Monday, August 31, 2009

No Return, part IV

  1. Having settled in to the hotel, now it was time to attend an introductory meeting and decide what optional side-tours were available. The sales spiel was in Spanish, but I could follow along enough to know the options and prices. I declined the "Lido Show" at $40.00, but decided on a walking tour of Old Havana and a day trip to Veredero Beach some miles to the north. I really only wanted to ride somewhere out of the city to see the countryside.

    The walking tour gathered in the lobby and we were a small group. Once outside we were immediately surrounded by a knot of youngsters. They appeared to be in the 10 to 15 age range and were at once pestering us for gifts and money. After the tour guide admonished them, the band dropped back a ways, but followed us wherever we went. It became apparent the last one of our group, the slowest one, the one in awe of old buildings, the one who wanted to go slower, was the weakest of the pack. This is the one prayed upon like the crippled zebra with a sign "take me, I'm the weak one". It so happened I was this the lackadaisical wonder-eyed straggler and I soon was approached by a small lad younger than the rest who couldn't have been more than 7 who told me I had already lost a pencil from my back pocket and if I didn't put my camera away, it would soon be gone too. So I snapped-to and regained a better position within the group.

    The cigar factory we entered reminded me of what one might call a sweat shop. With a rather boring exterior, on the inside was row after row of tables with cigar rollers, mostly women, each one busily wrapping, cutting and forming perfectly uniform stogies. The aroma of fresh tobacco was not unpleasant, like a very pungent herb.

    Hemingway's bar was a narrow long room with long bar and stools and just room enough for a few tiny tables. Of course the walls were plastered with pictures of "Papa" and the covers of books he had written. It was a pleasant enough place for anyone who likes bars, this one just more touristy then most.

    Our tour had us wandering a circuitous route through the oldest part of the port city. I've seen period architecture like this in many cities in Europe, but nothing like these buildings that have been in a time-warp for 50 years. They hold up well without maintenance, but appear as though you've discovered a lost city. The absence of freshly painted surfaces, signs feels more like a science fiction movie where the actors are sent back in time to a city without inhabitants, the only difference is that there are people on the streets here.

    Our last stop was to the required tourist gift shop. There were hand-crafts made of wood and reed woven baskets and lots of trinkets. I bought a couple Cuban posters I figured I could claim I bought in Mexico if my luggage were to be inspected on landing in Los Angeles.

    Tour over and back in the hotel, I needed to figure out how to explore on my own without being mobbed on the hotel's front steps. As it turned out, a young fellow, 17 years old he told me later, introduced himself in the lobby. He explained, in Spanish, how he could show me around and what Havana had to offer a traveler. We made no formal agreement for his services, but I thought the details could be worked out as we went along. I was right, but....

Saturday, August 22, 2009

No Return, part III


OK, I was in Cuba. Things could go wrong. I could lose my passport or have it stolen, I could get sick enough to need to fly out , I could die there (although at that point I relinquish all further responsibility). There is no U.S. Embassy, no one to help in case of emergency. There is only one hospital located in Havana that is allowed to treat U.S. citizens and they only take cash for treatment. Credit cards are non-existent and although officially one must exchange dollars for Cuban Pesos, everyone loves to get dollars. I have to admit here that I wasn't thinking of any of these things at the time, only looking forward to what I might discover.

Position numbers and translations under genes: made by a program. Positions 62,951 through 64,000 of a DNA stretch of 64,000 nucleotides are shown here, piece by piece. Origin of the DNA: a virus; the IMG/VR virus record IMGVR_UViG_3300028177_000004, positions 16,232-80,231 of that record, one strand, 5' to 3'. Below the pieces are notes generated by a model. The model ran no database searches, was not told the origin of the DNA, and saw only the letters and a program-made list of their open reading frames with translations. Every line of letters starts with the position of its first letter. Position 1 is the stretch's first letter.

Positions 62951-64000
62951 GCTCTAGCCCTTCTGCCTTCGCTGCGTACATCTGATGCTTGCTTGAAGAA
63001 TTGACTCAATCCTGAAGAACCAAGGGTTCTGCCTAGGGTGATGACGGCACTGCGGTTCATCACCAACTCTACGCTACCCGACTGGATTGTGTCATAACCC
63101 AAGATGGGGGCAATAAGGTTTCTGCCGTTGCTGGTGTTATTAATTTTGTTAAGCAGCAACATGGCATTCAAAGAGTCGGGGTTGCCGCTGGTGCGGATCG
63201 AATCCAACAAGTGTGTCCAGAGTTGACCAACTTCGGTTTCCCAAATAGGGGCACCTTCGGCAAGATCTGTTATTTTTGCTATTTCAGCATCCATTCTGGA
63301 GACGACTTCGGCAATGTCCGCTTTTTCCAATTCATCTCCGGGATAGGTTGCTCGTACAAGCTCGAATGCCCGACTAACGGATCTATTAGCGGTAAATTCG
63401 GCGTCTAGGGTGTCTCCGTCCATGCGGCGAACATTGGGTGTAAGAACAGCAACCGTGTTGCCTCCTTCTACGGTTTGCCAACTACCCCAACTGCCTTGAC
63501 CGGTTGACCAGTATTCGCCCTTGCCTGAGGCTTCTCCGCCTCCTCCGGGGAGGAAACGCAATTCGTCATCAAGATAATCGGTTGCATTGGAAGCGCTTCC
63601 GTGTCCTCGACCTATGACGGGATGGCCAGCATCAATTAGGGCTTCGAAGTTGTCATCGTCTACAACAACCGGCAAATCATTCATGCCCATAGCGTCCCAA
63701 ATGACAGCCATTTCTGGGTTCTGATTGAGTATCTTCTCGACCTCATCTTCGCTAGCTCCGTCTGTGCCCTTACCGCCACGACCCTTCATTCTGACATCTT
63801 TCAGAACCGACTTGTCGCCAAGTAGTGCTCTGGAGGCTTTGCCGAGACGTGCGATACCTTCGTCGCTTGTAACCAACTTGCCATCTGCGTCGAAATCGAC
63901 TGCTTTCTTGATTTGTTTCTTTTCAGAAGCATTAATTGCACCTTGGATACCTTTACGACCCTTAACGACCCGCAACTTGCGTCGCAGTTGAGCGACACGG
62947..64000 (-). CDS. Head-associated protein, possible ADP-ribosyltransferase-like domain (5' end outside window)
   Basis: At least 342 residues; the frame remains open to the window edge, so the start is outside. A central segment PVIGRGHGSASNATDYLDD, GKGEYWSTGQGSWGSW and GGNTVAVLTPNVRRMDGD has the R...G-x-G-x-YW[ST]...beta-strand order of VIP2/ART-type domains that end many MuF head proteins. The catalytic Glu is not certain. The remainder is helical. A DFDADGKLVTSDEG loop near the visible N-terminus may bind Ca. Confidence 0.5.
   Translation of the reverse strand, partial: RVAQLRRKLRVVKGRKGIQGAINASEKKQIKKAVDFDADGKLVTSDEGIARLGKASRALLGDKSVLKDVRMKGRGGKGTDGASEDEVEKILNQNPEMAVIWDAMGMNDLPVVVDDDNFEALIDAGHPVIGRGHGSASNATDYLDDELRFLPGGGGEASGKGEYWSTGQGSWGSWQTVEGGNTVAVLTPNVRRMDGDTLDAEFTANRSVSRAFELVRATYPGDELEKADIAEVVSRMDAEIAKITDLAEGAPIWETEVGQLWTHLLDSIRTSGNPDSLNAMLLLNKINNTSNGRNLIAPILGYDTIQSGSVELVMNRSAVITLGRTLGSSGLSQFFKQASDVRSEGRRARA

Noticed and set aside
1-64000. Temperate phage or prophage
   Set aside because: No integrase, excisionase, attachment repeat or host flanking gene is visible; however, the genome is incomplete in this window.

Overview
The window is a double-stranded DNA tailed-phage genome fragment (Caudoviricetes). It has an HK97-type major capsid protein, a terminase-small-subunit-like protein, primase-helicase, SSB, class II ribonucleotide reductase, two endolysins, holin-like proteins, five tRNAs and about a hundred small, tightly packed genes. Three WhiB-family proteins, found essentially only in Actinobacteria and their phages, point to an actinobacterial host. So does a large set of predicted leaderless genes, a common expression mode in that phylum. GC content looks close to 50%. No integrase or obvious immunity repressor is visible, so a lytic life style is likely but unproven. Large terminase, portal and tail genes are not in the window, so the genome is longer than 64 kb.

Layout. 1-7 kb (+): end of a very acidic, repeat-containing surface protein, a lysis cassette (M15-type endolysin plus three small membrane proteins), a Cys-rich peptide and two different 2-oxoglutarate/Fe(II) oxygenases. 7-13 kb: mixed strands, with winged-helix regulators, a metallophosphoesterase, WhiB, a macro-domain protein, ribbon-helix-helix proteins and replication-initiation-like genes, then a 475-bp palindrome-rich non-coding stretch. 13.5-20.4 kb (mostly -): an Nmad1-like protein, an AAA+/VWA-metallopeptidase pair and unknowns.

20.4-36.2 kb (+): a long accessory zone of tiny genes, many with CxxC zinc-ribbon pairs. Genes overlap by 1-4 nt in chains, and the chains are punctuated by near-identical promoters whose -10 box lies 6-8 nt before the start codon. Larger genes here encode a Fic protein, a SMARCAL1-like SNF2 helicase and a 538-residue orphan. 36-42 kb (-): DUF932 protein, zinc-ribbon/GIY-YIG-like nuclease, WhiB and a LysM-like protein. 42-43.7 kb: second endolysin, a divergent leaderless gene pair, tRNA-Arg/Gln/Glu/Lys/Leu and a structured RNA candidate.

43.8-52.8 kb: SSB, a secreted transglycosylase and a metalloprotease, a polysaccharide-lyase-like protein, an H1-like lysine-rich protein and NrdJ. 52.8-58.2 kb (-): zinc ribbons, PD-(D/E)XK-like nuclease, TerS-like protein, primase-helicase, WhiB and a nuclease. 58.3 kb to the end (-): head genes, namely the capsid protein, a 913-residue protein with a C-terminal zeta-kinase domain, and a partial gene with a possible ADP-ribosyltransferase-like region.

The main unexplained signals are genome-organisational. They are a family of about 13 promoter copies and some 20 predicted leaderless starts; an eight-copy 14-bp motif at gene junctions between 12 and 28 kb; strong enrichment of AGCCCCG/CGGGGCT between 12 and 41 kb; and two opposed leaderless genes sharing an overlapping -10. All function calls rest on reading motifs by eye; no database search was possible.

I had handed my return air ticket over to whom I believed to be a representative of the travel agency that sent me there. I could only know the truth when I returned to the airport in a week to see if this guy materialized with my ticket. My best guess is his holding my ticket prevented me from selling it to a Cuban National, something I would think is valuable.

On the bus ride to the hotel I could easily see what I had read about this once grand city now in suspended animation since 1959. Ornate Colonial buildings were left unpainted, unrepaired, and looking like a city long abandoned. On one street corner in the entrance alcove to what might have been a multi-story department store now closed, was a woman selling a few potatoes and vegetables perhaps from her home garden. The dichotomy of this scene was that people on the street looked more prosperous than they really were. They walked with a certain pride, an upright, self-assured gait.

My hotel was obviously once a very posh high-rise on the melecon waterfront with a grand lobby showing off stone "modern" sculptures on each of the several coffee tables surrounded by leather sofa-chairs. The view from my 11th floor room was overlooking the now dry rooftop pool and down the sea wall to the El Morro Fort that in former times protected the Havana harbor. My room was a well-worn motel 6 look-alike with 60's appointments. My friend Kelvin once told me that tipping service people upon arrival assured good service. I've always thought this good advice since they will know up-front they are getting a tip at all. So with this in mind I introduced myself to the maid on the floor and offered several pair of Levi jeans I could no longer get my expanded butt into. Her reserved manner immediately lightened and told me her sons would be happy to have them. She thanked me to the point I became embarrassed to be so rich as to even have jeans.

My next task of settling in was to deposit several hundred dollars in the front desk safe and to stash several hundred dollars behind the painting on the wall of my room. One couldn't be sure of anything here, even the security of the front desk safe. I figured cash might buy my way out of a pinch.